The Virtual Observatory: Methodologies for Data Handling
The ESF scientific network on
Converging Computing Methodologies in
Astronomy (CCMA) has been active in the period 1995-1997. A short report
is attached. The following proposal takes CCMA as its point of departure,
and seeks to include also closely-related areas of remote sensing.
A picture, it is said, replaces a thousand words.
Image data, with its associated text and other data and information,
is particularly well suited to human information processing.
of scientific imagery is dramatically increasing.
The early part of the life cycle of data in the fields of astronomy
and of Earth observation includes calibration and processing, to make the data
generally usable. Data centres, or Processing and Archiving Facilities (PAFs)
play a role here. Data handling, and even data access and understanding,
become very important from this point onwards. This is where much effort, and
much pioneering work, is needed. Spin-off influence and results in
other areas is clearly happening: image filtering and `object' detection
in mammography image analysis, image registration in molecular
biology, close links with research work in
archaeology and video databases, oceanography and industrial vision
inspection - fault detection in jeans and other textiles - to name but a
- In astronomy,
expensively collected ground-based and satellite-borne instruments collect
vast quantities of data which - it is widely felt - ought to be stored for
posterity. This is part of humanity's collective
memory. Astronomical data is the raw material on which professional
astronomers work, and such data is also hugely attractive to amateurs and
the general public (cf. the comet Shoemaker-Levy's collision with the planet
In Earth observation, the data flow (or "tsunami" of data) is
far greater. The ERS satellites provide in one day what the Hubble Space
Telescope provides in 100 days. The possibilities and promise of Earth
observation data and information are very great. One can think of the social
and human problems related to the current El Nino event, the future
applications of ocean colour missions for our understanding of life and
society, and so on.
Among issues relating to methodology are the following:
Participants in the
ESF Exploratory Workshop to be held in September 1999
Participants in the CCMA ESF scientific network, 1995-1997;
The ESF-associated European Space Science Committee (ESSC);
Methodologists associated with large-scale data repositories in Earth
observation (the European Commission's Joint Research Centre, Ispra; the
European Space Agency, ESRIN; DLR Oberpfaffenhofen; CNES; PAFs
specializing in Earth observation data, and,
in astronomy, Strasbourg Observatory, and ADS, Center for Astrophysics,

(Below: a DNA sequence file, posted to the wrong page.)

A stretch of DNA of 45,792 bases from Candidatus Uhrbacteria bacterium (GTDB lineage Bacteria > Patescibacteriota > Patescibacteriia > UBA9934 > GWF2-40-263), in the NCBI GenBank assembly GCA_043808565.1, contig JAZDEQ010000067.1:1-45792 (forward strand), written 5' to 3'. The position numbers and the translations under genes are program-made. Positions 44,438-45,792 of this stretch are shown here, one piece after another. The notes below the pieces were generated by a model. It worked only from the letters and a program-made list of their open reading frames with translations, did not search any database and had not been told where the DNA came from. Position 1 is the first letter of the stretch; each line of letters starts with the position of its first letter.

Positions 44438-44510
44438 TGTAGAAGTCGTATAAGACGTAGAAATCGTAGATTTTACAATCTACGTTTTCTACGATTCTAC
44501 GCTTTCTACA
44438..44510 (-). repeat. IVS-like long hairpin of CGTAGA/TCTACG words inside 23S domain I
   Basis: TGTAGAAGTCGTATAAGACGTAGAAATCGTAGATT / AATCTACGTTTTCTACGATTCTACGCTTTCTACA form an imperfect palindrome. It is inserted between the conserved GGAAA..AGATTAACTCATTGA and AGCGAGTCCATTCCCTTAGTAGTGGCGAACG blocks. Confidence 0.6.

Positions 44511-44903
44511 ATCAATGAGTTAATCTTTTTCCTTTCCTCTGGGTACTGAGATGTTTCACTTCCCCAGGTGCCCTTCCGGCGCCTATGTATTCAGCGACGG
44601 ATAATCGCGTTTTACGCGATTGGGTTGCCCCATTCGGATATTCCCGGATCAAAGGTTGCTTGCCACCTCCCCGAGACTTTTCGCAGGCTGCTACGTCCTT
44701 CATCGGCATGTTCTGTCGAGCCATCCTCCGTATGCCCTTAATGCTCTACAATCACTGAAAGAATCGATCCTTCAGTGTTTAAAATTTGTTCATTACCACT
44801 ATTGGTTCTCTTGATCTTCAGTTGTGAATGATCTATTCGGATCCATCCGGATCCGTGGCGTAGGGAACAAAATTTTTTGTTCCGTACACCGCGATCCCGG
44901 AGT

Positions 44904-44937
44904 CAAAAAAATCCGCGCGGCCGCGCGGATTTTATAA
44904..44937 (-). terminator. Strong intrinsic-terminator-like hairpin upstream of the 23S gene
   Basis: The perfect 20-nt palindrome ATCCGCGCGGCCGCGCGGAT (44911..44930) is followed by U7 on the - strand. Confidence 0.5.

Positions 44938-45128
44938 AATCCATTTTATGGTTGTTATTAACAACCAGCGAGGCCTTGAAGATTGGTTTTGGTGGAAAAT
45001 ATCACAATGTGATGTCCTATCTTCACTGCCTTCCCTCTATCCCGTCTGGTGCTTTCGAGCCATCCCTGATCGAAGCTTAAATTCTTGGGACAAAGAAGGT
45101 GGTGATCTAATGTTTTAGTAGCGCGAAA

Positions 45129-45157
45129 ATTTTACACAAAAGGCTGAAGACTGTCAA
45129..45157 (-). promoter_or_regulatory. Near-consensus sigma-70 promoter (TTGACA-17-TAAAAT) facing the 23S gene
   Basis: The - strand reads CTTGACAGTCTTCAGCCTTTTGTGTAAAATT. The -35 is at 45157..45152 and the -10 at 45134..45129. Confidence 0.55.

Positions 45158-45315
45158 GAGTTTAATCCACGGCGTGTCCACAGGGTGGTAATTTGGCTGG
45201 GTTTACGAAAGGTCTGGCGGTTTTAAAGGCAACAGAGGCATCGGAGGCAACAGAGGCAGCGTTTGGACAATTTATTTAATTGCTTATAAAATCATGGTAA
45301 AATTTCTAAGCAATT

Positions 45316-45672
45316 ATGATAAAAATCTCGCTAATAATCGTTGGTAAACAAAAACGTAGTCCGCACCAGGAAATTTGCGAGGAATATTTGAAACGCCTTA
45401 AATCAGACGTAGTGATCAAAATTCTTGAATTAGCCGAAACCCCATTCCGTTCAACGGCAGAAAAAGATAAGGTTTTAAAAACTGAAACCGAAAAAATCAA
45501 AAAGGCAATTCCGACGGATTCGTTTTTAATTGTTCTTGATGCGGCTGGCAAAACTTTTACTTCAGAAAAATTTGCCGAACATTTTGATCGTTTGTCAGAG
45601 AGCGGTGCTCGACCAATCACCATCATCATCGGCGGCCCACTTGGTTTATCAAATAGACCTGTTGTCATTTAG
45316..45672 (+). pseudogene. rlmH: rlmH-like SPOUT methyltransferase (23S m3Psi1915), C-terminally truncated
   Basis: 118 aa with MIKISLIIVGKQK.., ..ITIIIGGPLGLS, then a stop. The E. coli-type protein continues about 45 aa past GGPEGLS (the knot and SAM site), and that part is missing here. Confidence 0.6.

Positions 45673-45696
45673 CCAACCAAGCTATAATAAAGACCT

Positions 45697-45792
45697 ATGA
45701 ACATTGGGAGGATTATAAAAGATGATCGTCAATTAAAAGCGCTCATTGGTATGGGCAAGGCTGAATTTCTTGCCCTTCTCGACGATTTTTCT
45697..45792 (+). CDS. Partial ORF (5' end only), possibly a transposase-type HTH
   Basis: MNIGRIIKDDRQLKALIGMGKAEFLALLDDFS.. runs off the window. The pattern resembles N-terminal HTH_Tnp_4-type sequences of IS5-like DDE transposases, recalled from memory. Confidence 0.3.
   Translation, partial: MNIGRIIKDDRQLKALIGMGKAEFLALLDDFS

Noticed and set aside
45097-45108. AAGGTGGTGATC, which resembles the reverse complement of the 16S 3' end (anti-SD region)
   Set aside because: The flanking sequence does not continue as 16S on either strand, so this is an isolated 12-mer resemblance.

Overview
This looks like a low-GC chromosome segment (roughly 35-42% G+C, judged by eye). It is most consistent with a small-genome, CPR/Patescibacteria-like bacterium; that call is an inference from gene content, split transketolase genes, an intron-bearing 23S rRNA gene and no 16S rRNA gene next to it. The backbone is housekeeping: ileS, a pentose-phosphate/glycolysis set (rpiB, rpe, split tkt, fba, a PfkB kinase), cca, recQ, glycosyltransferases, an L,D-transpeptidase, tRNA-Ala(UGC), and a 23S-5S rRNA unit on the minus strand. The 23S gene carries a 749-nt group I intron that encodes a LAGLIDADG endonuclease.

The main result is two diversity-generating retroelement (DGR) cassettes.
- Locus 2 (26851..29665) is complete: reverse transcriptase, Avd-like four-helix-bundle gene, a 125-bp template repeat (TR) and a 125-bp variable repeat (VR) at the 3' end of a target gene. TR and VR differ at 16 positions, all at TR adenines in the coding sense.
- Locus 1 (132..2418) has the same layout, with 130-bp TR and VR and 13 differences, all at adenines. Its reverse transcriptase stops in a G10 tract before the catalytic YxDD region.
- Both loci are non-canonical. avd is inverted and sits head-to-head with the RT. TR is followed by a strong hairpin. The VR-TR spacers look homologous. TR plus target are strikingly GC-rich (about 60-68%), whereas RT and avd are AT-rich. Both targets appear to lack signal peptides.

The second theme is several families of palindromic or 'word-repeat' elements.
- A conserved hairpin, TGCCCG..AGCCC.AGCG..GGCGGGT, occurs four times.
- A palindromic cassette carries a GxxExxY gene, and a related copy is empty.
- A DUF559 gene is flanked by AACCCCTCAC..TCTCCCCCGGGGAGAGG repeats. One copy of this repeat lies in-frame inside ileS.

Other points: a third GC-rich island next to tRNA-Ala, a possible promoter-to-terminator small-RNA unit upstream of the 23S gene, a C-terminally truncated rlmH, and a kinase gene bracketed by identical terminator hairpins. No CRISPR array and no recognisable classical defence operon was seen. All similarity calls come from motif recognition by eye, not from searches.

Publishers (Springer-Verlag, Elsevier, Kluwer, University of Chicago
Press, professional associations, Cambridge University Press, Nature and
Selected specialists in the handling of multimedia, multimodal data,
or what could be characterized as the vision/language interface;
specialists in statistical and data analysis methodology; and in data mining
and in knowledge discovery in databases.
- The enormous size of data holdings means that the issues of
resource discovery and information retrieval
must be faced. (Some current
solutions include the Ingrid distributed data and information `publishing'
protocol; indexing and search technologies; summarization of text and other
data; data structures, based on SGML; Hyper-G, XML and other new Web-related
- Electronic publishing:
the literature is increasingly online and must be linked to the
data on which the scientific findings are based, and should be also linked
to public relations and pedagogical forms of the information and knowledge
- New user interfaces are being designed for multimedia
data, in an environment of mobile and ubiquitous computing. The scientist
must be represented in these developments.
Closely associated with access and navigation on the one hand, and
multimedia data on the other, are collaborative and cooperative work
practices. There is convergence between the professional's work and
broad information dissemination, between the scientific production process
the educational arena.
- Multimedia data - still images, text and metadata, documentation,
the published literature, image sequences, video - require
homogenization and cross-correlating. Such data are often heterogeneous and
distributed, which raise special problems.
- Web-based technologies have become the essential infrastructure
so much of scientific work. Such an infrastructure also beneficially links
together the professional scientist with the non-professional. Among
methodological issues are compression and transfer of large images and other
data; new strategies for progressive transmission; ways of handling
sky maps and large data stores.
- Statistical and mathematical experts are needed to closely oversee
the new developments, and to provide the highest quality foundations for
our work (e.g. model selection through Bayes factors; neural networks and
- Exploitation of large data repositories requires data mining -
the search for novel information. Appropriate data structures, communication
protocols and analysis methodologies are also the basis for new developments
in knowledge discovery in databases (KDD).
Following the ESF Exploratory Workshop, a proposal
for an ESF Scientific Programme will be drafted.
Prof. Fionn Murtagh
The Queen's University of Belfast, Belfast, Northern Ireland
Strasbourg Astronomical Observatory, Strasbourg, France
Tel +44 1232 274620
Fax +44 1232 683890
Link to CCMA area,
Converging Computing Methodologies in Astronomy.
Last update to this page: 16 June 1999.